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Well, if it's a true snapshot, the guest images will certainly not be cleanly unmounted, but they ought to be time-consistent, because LVM snapshots are COW-based...

Theoretically, a restored image ought to have the same level of consistency as a non-virtual server that was powered down during normal operation.

Obviously there will have to be quite a lot of verification of these backups, at least initially. I will probably also continue to do my rsync backups, perhaps to another destination. I may consider doing the VM image backups onsite and rsync backups offsite, or something like that...

[#] Wed Aug 31 2011 17:26:13 EDT from skpacman @ Uncensored

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ouch... 15 grand just because of microsoft... wait... that comment should be in the Microsoft Bashing room.

I've never worked with RAID setups before, but know how either side (soft or hard) works... I just use .img/.iso backups. I have it set to freeze the system and write to an .img every couple of days. I used to use the automated backup to .tar.gz approach but felt it necessary (and slightly easier) to do disk images...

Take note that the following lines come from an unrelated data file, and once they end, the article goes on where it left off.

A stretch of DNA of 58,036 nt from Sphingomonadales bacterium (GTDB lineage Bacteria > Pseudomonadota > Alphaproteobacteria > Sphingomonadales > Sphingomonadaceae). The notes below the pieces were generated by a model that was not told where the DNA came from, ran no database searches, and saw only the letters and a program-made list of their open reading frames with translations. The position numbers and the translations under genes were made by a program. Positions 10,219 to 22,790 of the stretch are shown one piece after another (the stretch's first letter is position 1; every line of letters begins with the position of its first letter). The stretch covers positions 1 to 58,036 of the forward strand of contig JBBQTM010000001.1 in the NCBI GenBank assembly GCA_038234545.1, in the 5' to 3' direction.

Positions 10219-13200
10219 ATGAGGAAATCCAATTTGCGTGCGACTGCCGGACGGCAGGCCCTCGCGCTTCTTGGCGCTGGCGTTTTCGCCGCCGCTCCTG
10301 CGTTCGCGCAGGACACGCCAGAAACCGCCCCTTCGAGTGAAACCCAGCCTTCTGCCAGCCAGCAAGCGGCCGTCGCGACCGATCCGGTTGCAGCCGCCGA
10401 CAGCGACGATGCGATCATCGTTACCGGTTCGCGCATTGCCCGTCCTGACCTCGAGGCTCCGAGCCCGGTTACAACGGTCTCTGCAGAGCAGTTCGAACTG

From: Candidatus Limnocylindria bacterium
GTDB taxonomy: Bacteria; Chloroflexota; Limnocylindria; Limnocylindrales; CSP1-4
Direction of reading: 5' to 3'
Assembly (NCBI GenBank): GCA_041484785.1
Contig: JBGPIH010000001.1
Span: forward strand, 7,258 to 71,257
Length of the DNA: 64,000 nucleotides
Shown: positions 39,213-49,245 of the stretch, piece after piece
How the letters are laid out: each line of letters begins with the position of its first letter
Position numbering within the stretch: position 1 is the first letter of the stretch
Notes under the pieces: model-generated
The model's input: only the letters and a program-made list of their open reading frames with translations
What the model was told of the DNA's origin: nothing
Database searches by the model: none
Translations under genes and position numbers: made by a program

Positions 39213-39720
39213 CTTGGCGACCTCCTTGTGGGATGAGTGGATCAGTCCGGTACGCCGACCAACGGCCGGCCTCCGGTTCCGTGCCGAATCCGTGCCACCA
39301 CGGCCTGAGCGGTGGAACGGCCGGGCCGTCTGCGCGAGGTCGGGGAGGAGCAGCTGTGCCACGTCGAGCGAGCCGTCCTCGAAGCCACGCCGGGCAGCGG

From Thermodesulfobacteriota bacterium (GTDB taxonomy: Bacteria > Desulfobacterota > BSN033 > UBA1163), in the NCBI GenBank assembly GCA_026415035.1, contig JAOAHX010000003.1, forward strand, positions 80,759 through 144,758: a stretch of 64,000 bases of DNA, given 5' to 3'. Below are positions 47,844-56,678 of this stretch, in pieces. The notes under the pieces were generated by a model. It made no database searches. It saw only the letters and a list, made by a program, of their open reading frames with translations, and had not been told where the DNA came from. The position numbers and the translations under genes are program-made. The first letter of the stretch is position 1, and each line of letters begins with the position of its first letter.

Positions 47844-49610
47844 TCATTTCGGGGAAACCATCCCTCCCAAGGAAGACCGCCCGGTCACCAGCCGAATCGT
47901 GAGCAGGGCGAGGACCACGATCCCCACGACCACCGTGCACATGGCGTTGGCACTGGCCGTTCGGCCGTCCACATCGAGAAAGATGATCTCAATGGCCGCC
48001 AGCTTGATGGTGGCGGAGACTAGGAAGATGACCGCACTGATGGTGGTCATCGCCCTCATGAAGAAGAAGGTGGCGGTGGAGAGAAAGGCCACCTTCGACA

-- 
Stephen D King
skpacman8629@gmail.com



[#] Wed Aug 31 2011 17:30:01 EDT from IGnatius T Foobar @ Uncensored

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We had replaced a drive, then Microsoft decided to restart the
operating system (against our requests) while the hardware was busy
updating the new drive. It cost us over $15,000 to recover the data
lost by that event.

We frequently have to remind people that RAID is *not a backup strategy*.
Even with the best RAID you still have to do off-host backups.

RAID is a technology intended for high availability, not for backups.

As for hardware vs. software, it doesn't really matter how much money you've sunk into it; if you have two disk failures in a RAID5 set, your volume is going bye-bye. If the application is mission critical, then hopefully you've invested in good storage with things like predictive failure detection, automatic and immediate rebuilding of failed disks onto hot spares, etc. High end storage systems will even "call home" so that the vendor can send a tech with replacement parts to you right away.